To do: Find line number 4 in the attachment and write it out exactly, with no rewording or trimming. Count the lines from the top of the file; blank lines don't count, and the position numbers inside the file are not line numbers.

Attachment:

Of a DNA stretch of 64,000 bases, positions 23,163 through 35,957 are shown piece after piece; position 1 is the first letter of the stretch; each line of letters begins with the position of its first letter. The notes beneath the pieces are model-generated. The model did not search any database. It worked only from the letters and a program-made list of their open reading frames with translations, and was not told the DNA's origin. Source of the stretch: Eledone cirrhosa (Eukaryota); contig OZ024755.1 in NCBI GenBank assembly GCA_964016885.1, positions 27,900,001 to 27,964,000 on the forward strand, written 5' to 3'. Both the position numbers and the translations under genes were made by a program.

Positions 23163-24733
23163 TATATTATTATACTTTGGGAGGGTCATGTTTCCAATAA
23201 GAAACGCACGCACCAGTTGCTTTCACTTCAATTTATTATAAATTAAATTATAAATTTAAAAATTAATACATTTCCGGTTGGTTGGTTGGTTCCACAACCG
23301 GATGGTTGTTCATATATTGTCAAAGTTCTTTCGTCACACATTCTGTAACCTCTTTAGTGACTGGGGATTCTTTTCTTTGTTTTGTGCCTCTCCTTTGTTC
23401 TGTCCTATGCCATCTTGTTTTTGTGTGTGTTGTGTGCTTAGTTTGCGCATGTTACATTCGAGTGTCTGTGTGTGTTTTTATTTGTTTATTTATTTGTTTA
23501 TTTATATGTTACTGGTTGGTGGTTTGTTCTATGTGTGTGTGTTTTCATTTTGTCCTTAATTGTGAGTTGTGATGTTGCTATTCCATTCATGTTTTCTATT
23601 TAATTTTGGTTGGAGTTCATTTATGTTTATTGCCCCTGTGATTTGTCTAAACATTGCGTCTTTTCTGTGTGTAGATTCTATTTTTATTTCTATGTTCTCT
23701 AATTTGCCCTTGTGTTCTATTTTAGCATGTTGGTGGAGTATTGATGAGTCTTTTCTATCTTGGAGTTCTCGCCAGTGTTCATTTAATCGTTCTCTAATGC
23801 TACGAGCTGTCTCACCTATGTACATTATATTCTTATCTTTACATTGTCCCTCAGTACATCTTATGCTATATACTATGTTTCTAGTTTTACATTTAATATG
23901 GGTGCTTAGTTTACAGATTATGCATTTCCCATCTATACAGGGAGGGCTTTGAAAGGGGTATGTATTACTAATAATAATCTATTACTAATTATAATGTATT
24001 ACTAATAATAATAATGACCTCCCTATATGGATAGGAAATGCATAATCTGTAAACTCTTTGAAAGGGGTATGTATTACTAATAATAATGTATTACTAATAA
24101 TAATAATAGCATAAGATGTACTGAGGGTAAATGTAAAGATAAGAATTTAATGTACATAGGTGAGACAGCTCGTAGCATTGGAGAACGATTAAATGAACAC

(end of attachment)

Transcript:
23201 GAAACGCACGCACCAGTTGCTTTCACTTCAATTTATTATAAATTAAATTATAAATTTAAAAATTAATACATTTCCGGTTGGTTGGTTGGTTCCACAACCG